I couldn’t believe it! After what seemed like a lifetime of financial struggle and years spent repairing mobile homes that continued to decline in value despite our efforts to maintain them, our little family was finally going to have our first real house. We’d searched for months for just the right place. My biggest criteria—somehow within our limited budget, it had to have a yard.
The reason I’d settled for mobile homes was that they were affordable enough so that we could have a large yard. I love to garden, so I urged flowers, fruit, berries and vegetables to grow from each plot of ground. I bought our first aging mobile home with savings. It was bigger and more economical than an apartment, but sat on rented land. No matter how many sunflowers and hollyhocks I grew along its walls, it still felt like we were living in a tin box.
Eventually, we sold that mobile and moved into a larger mobile home, on a third of an acre of our own land. There I planted hundreds of strawberries, and enjoyed picking apples and cherries from fruit trees in our front yard. I dug a pond and raised goldfish until a great blue heron swooped down and ate them for lunch. We stayed in our second mobile until finally, after years of fixes and upgrades, we’d built enough equity to look for a house.
A real, stick-built house! No more tin boxes for me.
My husband had commuted over 100 miles round trip from our home to his job in Factoria, Washington, for many years. So we looked at dozens of houses near his workplace. Most of them were fixer-uppers. None of them had more than tennis court-sized yards. After months of searching, we found it. A medium-sized house on almost an acre of woods, right in the middle of Everett!
Part of the property was a wetland area, which the previous owner said attracted many species of birds. I was willing and able to live with the wild species who lived on our land and excited about what I could do with our new home.
I planned to add berries and native plants to our new, bigger yard. It wasn’t until we finished unpacking that I realized that though I’d worked on other properties, I had no idea how much work taking care of a mixed wetland and woodland would be.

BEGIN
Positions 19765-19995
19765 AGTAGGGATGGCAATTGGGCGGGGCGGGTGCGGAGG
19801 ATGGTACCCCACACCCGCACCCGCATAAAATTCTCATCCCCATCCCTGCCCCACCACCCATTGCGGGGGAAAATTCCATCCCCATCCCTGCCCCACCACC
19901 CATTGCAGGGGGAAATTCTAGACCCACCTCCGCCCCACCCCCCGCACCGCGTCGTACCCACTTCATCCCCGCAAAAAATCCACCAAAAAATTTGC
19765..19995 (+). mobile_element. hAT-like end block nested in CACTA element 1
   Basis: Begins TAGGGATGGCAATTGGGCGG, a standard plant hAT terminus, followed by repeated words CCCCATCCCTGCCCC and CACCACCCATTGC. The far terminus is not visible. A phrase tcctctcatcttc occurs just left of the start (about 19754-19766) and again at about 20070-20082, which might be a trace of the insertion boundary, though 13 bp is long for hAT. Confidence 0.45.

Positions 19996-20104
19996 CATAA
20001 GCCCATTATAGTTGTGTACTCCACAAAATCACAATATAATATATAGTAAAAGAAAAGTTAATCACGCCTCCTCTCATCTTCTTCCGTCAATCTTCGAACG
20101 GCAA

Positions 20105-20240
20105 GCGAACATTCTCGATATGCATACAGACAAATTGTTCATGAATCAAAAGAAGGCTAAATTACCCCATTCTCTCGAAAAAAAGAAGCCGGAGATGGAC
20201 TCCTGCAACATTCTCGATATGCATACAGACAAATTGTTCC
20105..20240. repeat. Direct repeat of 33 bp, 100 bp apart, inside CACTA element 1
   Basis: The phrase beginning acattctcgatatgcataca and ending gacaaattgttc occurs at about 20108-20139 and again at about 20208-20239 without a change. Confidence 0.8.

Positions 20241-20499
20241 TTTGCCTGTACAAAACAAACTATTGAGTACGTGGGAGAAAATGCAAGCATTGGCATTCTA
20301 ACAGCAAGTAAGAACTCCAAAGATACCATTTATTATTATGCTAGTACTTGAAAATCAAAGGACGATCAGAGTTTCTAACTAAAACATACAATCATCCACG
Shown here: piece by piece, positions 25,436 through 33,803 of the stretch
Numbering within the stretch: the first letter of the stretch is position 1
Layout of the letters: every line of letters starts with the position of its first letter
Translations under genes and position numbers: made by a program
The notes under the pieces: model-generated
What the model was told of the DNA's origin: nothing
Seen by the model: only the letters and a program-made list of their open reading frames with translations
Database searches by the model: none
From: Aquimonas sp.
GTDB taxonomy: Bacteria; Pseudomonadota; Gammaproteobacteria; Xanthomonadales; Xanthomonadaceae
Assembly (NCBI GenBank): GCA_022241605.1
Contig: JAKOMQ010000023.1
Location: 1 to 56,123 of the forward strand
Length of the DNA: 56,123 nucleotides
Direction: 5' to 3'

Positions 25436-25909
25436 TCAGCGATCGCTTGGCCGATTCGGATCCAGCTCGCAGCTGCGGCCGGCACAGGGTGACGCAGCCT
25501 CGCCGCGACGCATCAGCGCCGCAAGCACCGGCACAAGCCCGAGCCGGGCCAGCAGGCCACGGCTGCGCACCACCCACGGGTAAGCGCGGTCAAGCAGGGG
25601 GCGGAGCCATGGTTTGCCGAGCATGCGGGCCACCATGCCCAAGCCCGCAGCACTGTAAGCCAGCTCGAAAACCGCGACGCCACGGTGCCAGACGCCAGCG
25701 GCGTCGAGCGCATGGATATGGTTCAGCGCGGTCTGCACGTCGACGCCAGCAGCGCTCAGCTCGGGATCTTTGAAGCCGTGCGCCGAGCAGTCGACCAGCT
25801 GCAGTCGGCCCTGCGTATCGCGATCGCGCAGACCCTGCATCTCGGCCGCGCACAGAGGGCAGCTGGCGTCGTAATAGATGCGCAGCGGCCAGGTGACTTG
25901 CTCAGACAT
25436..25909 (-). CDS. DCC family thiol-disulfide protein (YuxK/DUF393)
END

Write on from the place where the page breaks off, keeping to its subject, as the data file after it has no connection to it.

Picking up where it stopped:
The previous owner was an avid birdwatcher, but was unable to do much yard work. Most of the property was a tangled mess of dead branches, blackberry vines and weeds. I’d often head outside for what I thought would be an hour of yard work, only to find myself scratched and sweaty, hauling dead branches several hours later.
My husband, son, and I spent months uncovering trees that were strangled by morning glory vines and ivy. We discovered a five-in-one pear beneath a tangle of overgrown periwinkle.
I spent hours moving dirt, which left me with strained muscles. The work was so hard that I sometimes wondered if my back would hold out. But I was determined to see what the land would look like with healthy trees and open spaces for the birds to build nests and forage.
More months passed. We chipped piles and piles of brush, dry blackberry canes and overgrown tree limbs. At one point, our chipping pile was ten feet wide and over twenty feet long. As we ran our aged chipper, we kept our spirits up by remembering that the chips would cover the gardens, protecting the native plants.
One spring day, while pulling up dead grass, I discovered a willow stump beside the water. Though the tree had been cut long before we’d moved in, the stump hadn’t died. Dozens of slender, green shoots sprang from it.
I clipped one of the thin branches with my pruner and pulled. And pulled. And pulled! Until, finally, the end of the branch sprang toward me. I’d noticed mallard ducks trying to land in the open water, only to hear them quack in frustration and take off again. No wonder they hadn’t been able to find room enough to swim.
As I continued to clip and pull, I felt like a misplaced launderer, tugging sheets from a frontload washer.
Most of the shoots were at least fifteen feet long. They traveled beneath the bushes that lined the water’s edge and emerged in the middle of the wetlands. Over a hundred branches had sprung from the willow stump.
As hours of work became days, I was amazed at the tenacity of the decapitated willow. Though its trunk had been severed, it not only survived, but flourished with such tenacity that its limbs were able to travel many feet under water to find enough sunlight to grow.
There were other surprises—the rotted stump that seemed to breathe until I broke it open and discovered a mole burrowing inside and the small bird blind that sat beside the water, toward the back of our woods.
During the first November in our city house in the woods, I hung half a dozen bird feeders and several suet holders. I joined a backyard bird watching group and dedicated a couple hours a week to sitting quietly outside, noting the various species of birds that took me up on the offer of free food.
I was amazed at the variety and number of birds I saw. Many were familiar—Oregon juncos, chickadees, house sparrows, and Steller’s jays. I also discovered many birds I hadn’t seen before—golden-crowned kinglets, pileated woodpeckers, boreal chickadees and green herons.
At times, there were so many birds that their colorful shapes fluttered around me like fall leaves. Their diverse songs sounded like a chorus. As I stood amid their myriad colors and sounds, I felt glad for the months of hard work. In the spring, when a mallard hen led twelve fluffy ducklings across our now clear wetland, all the hard work, scraped elbows and backaches faded into insignificance.
Watching the birds return to our yard was like a birth—for the birds, and for us. As we laughed at a red-shafted flicker woodpecker who claimed the entire wetlands as his own, we felt a sense of completion. Making a home for the birds made this unusual piece of property a home for us, too.